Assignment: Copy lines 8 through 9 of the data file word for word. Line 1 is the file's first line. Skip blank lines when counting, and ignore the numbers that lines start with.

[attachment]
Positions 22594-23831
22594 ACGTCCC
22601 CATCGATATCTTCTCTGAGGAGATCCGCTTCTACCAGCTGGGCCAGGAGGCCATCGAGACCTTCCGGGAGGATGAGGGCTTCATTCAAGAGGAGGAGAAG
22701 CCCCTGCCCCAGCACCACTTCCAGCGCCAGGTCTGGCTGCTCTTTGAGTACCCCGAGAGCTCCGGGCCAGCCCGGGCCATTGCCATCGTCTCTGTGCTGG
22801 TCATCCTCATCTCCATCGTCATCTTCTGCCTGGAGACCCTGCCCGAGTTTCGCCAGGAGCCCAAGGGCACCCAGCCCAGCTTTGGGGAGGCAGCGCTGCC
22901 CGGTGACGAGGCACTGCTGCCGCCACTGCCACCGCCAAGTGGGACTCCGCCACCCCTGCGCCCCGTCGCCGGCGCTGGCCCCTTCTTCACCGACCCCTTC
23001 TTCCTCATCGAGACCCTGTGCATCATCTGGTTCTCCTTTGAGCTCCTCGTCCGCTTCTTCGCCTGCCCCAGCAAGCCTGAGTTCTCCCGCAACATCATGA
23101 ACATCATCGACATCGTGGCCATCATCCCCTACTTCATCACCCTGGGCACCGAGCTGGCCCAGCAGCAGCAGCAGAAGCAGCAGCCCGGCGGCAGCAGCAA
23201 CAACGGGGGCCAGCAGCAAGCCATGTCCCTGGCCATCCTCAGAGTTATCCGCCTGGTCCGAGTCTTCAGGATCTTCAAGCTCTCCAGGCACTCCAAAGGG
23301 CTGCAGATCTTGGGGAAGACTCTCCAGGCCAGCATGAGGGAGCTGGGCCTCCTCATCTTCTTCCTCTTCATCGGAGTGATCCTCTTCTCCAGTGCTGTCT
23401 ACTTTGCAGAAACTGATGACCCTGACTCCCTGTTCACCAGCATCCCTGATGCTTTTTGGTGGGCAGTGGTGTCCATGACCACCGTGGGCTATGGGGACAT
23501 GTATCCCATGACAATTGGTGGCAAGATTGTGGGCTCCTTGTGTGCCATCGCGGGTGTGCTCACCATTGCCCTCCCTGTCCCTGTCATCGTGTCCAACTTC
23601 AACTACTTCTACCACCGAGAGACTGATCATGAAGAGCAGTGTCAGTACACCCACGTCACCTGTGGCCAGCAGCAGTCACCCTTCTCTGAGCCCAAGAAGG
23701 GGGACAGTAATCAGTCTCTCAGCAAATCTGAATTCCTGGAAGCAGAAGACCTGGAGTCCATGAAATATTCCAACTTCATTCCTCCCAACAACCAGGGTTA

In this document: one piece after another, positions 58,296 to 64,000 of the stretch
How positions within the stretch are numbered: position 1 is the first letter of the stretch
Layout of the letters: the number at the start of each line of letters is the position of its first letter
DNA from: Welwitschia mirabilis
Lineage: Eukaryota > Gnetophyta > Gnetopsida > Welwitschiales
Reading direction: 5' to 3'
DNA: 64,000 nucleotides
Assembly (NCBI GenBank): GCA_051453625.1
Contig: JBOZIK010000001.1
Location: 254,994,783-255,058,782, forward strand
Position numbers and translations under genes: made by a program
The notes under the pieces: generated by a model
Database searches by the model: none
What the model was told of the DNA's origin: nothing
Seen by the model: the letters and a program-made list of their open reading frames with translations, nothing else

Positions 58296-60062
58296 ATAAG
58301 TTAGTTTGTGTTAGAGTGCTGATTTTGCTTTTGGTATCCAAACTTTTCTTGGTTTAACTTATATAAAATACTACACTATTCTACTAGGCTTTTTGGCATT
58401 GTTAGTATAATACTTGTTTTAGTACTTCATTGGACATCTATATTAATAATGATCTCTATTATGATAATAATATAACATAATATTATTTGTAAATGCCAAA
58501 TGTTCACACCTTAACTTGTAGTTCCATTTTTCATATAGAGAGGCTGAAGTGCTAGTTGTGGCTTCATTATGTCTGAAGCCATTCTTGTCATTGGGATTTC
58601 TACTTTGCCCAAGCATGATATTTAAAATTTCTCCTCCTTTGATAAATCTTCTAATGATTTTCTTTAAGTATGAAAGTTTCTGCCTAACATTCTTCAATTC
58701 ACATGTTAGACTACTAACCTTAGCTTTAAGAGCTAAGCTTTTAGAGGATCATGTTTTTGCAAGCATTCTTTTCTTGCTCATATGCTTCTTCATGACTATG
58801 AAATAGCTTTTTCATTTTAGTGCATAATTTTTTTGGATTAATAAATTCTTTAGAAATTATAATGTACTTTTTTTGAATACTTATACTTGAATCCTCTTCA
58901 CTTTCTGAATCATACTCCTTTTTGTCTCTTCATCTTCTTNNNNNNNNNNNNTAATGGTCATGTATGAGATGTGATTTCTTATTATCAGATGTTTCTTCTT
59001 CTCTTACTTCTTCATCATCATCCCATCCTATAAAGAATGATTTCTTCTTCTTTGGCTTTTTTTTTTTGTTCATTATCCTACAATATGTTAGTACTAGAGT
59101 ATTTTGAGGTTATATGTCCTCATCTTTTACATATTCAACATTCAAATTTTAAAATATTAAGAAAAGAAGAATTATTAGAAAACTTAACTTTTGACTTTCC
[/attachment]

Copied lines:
23101 ACATCATCGACATCGTGGCCATCATCCCCTACTTCATCACCCTGGGCACCGAGCTGGCCCAGCAGCAGCAGCAGAAGCAGCAGCCCGGCGGCAGCAGCAA
23201 CAACGGGGGCCAGCAGCAAGCCATGTCCCTGGCCATCCTCAGAGTTATCCGCCTGGTCCGAGTCTTCAGGATCTTCAAGCTCTCCAGGCACTCCAAAGGG